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Wednesday, May 10, 2017


Spanish Trout
Photo from: Yorkshire Dales Flyfshing
1. dead fish. Due to the Atlantic and Mediterranean, rivers and lakes, Spain still commonly sells three times more varieties of fish found in American supermarkets today. Although living inland in medieval times, Juan Ruíz names some 24 varieties of salt water fish. Nola gives recipes for some 22 different kinds.

In Al-Andalus salt water fish were believed to be better than fresh water fish with the exception of trout. Fresh fish was preferred to salted. Fried fish with garlic were served in a fruit vinaigrette. On other occasions, fresh fish with cheese and often eggs were consumed in sauce. Other fish were marinated in salt brine mixed with water, salt and vinegar, while in northern Spain they were smoked.

Toasted Fish Bones
Photo by: Lord-Williams

After the carver removed the meat from the fish, he extracted the bones and spinal cord in one piece. These were saved and toasted for guests to nibble as an appetizer during the last recorded tournament of knights in Leon, which commenced the first of July 1434 at Passo Honroso, which was recorded by the king's scribe Pero Rodriquez de Lena.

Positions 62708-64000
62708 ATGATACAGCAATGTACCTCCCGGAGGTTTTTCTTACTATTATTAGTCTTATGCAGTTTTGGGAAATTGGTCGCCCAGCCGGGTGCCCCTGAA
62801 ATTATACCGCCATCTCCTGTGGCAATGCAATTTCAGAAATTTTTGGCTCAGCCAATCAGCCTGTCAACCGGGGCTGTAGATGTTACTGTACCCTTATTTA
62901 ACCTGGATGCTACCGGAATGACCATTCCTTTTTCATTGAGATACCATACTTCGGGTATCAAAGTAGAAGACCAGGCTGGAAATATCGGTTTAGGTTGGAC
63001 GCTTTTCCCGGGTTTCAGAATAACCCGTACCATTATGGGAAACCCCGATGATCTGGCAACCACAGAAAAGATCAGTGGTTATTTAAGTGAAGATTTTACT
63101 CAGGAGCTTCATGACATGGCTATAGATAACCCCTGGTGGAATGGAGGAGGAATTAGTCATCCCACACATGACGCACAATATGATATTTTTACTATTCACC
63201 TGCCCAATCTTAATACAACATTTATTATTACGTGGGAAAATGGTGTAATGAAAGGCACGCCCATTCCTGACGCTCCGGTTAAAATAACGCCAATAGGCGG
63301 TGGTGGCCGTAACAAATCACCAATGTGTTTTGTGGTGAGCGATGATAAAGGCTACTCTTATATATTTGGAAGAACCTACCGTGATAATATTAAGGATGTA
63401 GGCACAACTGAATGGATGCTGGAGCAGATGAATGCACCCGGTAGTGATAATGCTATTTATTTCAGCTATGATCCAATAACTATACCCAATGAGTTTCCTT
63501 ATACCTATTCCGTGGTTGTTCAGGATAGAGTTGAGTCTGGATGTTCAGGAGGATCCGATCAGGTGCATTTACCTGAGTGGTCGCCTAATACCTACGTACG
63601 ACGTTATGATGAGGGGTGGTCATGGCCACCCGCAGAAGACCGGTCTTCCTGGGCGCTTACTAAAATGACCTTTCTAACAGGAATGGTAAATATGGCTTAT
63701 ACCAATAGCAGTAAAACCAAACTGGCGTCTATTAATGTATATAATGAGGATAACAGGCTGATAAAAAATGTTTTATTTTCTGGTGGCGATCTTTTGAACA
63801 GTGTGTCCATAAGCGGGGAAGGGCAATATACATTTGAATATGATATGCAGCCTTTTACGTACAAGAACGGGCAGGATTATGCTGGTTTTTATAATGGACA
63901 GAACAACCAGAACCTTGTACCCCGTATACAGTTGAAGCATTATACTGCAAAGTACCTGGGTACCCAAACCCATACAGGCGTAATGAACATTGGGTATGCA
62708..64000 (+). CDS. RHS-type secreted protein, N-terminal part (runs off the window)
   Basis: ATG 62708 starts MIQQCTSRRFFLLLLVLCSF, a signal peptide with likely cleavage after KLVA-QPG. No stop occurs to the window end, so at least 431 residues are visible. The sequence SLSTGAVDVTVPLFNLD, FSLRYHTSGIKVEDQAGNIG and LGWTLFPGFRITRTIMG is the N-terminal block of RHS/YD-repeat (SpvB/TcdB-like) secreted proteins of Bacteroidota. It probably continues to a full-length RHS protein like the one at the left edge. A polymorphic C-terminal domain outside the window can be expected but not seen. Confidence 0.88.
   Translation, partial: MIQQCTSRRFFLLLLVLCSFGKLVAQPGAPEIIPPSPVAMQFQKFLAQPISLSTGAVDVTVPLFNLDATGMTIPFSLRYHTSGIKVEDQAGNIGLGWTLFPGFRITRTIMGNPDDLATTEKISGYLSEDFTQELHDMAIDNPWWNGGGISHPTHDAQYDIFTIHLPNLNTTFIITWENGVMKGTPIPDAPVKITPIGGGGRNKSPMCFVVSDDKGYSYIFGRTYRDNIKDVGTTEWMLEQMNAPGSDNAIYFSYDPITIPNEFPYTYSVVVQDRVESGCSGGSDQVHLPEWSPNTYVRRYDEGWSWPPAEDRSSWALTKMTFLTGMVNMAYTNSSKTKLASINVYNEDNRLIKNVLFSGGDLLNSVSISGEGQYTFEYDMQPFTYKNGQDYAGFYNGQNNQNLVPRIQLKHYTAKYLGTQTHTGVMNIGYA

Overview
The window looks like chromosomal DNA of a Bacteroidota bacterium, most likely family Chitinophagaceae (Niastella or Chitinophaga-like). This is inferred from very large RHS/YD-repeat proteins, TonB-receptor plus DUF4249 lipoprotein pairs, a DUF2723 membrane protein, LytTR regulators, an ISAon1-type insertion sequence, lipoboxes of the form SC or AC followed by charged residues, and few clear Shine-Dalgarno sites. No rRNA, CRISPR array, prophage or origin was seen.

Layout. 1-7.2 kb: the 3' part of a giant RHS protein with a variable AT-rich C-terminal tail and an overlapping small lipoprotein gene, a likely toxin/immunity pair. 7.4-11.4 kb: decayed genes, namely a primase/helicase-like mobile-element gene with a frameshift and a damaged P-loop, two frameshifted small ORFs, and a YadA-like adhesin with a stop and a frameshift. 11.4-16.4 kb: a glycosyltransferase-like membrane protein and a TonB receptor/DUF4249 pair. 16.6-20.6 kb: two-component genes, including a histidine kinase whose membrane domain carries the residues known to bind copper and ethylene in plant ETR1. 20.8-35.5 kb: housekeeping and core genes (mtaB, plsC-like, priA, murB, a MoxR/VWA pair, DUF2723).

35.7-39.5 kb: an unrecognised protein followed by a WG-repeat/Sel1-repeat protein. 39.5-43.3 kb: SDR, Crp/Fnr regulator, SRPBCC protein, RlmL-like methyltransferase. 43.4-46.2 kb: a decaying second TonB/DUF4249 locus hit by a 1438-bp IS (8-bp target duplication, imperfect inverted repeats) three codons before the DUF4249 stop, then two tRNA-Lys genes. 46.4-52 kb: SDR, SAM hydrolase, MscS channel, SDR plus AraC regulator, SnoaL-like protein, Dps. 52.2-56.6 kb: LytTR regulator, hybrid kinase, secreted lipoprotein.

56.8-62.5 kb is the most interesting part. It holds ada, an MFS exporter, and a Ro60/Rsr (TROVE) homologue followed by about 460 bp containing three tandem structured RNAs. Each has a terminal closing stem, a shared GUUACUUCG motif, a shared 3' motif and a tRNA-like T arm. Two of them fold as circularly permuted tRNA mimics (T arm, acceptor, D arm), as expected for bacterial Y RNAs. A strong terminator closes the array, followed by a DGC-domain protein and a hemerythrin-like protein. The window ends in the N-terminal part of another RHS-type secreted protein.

They were called tuétano de trucha, which means marrow of trout or médulo Note: trout bones contain no marrow. Villena mentions marrow but in reference to that found in veal bones.

See pelaya, pez and trucha.

[Alonso Luengo. 1994:40-50Anón/Huici. 1966:20:10; Benavides-Barajas. Nueva-Clásica. 1995:158; Dialecto. 1947:290; Nola. 1989:xxvii-4:xliiii-2:lvi-2 etc; Ruíz/Brey. 1965:1103a-1164b:178-185 etc; and Villena/Calero. 2002:35ª]
A Fishy Delicacy
Photo by: Lord-Williams


1 fish


Wash the fish. Slice it open by inserting a knife through the stomach over the bones to the spine. Remove the meat above the spine. Slide the knife under the bones and the spine. Remove the spine with the bones whole.

Toast the spine and bones. Serve warm. 

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